Happy St. Valentine’s Day!
Hang on to your hats and wallets, folks, because this Friday is Valentine’s Day, or as my priest friends and I like to call it, “National Celibate Persons Awareness Day.” I’m kidding of course, and while I think Valentine’s Day might be a little over-the-top in its celebrations these days, it’s still a pretty great holiday, mostly because it helps bring attention to the beauty of the sacrament of marriage.
So who was St. Valentine? Well, that’s where things get a little complicated. There are many different legends featuring a saint with the name “Valentine,” so it’s unclear which St. Valentine we’re celebrating on February 14. One story that probably fits the theme of the day best is that St. Valentine was a priest (or bishop?) living in the 3rd Century under the reign of the Emperor Claudius Gothicus. In a period of persecution, St. Valentine fearlessly served the Christian community, providing for their needs, even under persecution. He defied the order of the emperor and performed Christian weddings, not only to strengthen the couple in a culture that set itself against the dignity of Christian marriage, but also to allow husbands to escape conscription into the Roman Legion. The legend states that in order to remind the couple of their sacred vows to each other and the abiding love of God that they represent in the sacrament, St. Valentine cut small hearts out of parchment and gave them to the persecuted Christians, which is perhaps the basis of our own exchange of cards on Valentine’s Day. St. Valentine was eventually discovered, and was martyred for the faith.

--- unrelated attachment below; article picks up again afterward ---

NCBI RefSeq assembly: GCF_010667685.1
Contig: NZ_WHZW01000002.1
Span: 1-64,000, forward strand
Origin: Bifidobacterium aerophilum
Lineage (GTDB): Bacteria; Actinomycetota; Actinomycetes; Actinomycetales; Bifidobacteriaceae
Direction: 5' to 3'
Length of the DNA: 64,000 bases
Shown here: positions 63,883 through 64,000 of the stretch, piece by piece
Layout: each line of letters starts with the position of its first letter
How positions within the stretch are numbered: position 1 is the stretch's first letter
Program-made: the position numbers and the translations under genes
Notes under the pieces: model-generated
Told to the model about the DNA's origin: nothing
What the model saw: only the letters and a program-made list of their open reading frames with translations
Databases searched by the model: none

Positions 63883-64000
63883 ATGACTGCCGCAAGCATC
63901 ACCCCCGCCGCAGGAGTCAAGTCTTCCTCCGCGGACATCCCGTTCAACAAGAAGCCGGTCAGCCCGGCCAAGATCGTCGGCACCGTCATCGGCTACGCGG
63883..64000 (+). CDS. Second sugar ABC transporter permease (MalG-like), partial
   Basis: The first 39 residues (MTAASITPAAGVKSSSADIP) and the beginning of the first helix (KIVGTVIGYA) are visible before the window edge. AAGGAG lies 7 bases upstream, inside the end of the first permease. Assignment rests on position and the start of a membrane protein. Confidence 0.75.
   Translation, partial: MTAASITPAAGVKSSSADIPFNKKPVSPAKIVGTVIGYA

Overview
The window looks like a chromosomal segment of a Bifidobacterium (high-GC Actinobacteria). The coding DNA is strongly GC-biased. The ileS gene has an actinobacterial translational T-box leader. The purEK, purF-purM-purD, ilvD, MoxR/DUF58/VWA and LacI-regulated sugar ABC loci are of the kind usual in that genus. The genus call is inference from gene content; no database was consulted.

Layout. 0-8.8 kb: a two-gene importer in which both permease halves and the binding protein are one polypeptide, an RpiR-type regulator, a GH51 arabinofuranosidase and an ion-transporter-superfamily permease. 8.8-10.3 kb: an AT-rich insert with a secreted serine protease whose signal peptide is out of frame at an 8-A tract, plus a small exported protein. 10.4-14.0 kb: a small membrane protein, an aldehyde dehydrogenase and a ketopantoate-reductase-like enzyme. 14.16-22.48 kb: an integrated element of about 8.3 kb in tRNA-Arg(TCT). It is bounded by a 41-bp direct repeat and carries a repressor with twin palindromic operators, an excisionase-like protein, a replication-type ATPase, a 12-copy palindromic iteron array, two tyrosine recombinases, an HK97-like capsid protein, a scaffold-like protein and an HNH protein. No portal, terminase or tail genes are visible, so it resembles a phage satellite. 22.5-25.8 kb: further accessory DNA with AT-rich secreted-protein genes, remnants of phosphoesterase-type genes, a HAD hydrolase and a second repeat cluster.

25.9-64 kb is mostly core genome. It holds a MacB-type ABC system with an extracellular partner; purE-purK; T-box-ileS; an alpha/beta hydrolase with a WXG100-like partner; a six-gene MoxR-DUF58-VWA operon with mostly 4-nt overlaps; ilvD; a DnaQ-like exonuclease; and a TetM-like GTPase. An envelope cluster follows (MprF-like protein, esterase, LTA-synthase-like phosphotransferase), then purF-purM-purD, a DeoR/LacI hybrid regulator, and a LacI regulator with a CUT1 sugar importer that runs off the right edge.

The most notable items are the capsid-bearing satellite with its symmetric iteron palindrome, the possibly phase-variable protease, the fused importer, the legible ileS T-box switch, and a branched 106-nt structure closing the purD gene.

It might seem ironic that we celebrate a 3rd century martyr’s feast day by exchanging little cards or chocolates. But it’s worth reflecting that this man gave his life in an effort to defend and strengthen couples in the sacrament of marriage. In many ways, marriage seems to be the battleground in the world today, whether by formal legislation that opposes the dignity of marriage, or by a de-emphasis on the importance of celebrating a marriage in the Church.
A big part of the reason why the Church appears so inflexible on marriage in our modern world is because she holds it in such esteem. Marriage is an incredible gift, not just to the couple celebrating it, but to the Church, as it is a concrete image and reminder of God’s love for each one of us. One of the most popular wedding photos right now is of a groom as he sees his bride begin to walk down the aisle at the beginning of Mass. Imagine if the look on his face – overwhelmed with her beauty and with his own love for her – is how God looks at you! Christ’s love for you is so passionate and so complete, and marriage reflects this in a unique and beautiful way. That’s a gift that’s worth fighting for, and even dying for, as St. Valentine shows us.
As we celebrate St. Valentine’s Day this week, may God bless all those in our parish who are living out the married vocation, or who are preparing for marriage. Thank you for your witness to God’s selfless love for the Church!